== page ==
Terrible Advice Tuesdays (T.A.Tues): If your tank doesn’t break in the first 3 months of it’s life, it is good to go long-term.
The rest of the story: Perhaps tanks should come with a disclaimer like securities: “Past performance is no guarantee of future results”. What happens in the first 3 month’s of your tank’s life won’t tell you much on how the tank will hold up long term.
Let’s look at the facts:
– for glass tanks, when the tank is new, the silicone that holds it together is in top form. Over time the silicone ages. It can crack, get removed with algae scrapers or razor blades, etc.
– for acrylic tanks, panes are bonded together and won’t wear like silicone. These tanks can still fail though and shouldn’t be considered indestructible.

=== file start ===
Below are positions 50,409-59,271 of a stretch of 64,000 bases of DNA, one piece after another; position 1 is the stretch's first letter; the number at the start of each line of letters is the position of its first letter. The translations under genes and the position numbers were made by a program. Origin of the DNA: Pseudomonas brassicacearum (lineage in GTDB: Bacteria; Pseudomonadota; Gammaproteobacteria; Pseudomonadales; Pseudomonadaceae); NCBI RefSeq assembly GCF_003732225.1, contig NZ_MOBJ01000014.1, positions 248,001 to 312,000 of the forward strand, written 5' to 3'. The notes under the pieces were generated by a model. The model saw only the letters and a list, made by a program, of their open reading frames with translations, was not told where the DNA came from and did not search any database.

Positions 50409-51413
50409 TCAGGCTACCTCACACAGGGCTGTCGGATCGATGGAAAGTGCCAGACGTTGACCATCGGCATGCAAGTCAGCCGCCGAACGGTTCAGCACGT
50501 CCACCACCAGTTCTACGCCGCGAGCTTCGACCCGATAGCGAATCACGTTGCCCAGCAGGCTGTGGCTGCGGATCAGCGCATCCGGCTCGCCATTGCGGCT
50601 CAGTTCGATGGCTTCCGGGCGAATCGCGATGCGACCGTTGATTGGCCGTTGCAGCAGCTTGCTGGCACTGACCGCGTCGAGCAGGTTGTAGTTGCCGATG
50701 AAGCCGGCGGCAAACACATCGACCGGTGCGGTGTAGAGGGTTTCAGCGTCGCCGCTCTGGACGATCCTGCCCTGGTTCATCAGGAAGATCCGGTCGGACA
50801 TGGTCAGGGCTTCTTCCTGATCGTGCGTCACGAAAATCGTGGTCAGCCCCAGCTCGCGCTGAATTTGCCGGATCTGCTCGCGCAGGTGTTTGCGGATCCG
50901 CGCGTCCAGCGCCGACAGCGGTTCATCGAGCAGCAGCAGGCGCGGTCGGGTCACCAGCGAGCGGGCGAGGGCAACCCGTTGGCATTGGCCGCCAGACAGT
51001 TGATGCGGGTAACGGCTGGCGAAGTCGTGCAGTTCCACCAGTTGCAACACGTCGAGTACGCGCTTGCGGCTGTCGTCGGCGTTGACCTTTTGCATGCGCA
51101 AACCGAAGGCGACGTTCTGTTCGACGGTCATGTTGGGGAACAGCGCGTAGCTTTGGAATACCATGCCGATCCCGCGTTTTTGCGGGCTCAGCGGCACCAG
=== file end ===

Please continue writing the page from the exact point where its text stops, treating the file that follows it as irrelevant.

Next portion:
For either type of tank, if the tank is assembled poorly, then you can be as gentle with it as you want it and the tank still isn’t built to last.
If you bought a well-built tank, if you stress the tank during the first 3 months of it’s life, it can have long-term effects on the structural integrity of the tank. The tank might survive the stress while it is new, yet be weakened such that when the next big stress event happens, the tank fails.
The opposite of this would be if the tank never experiences any stress while new, then experiences structural stress (moving while full or partially full, stand or floor sags, etc), late in it’s life, The late-onset stress can break the tank. I.e. if you move a tank that has never been moved, the fact that the stress happened to show up in year ten vs. month one is significant because no stressing events were experienced until year ten.
If your tank makes it through the first three months, that means it survived the first three months and not much else.Browse the Store! Questions?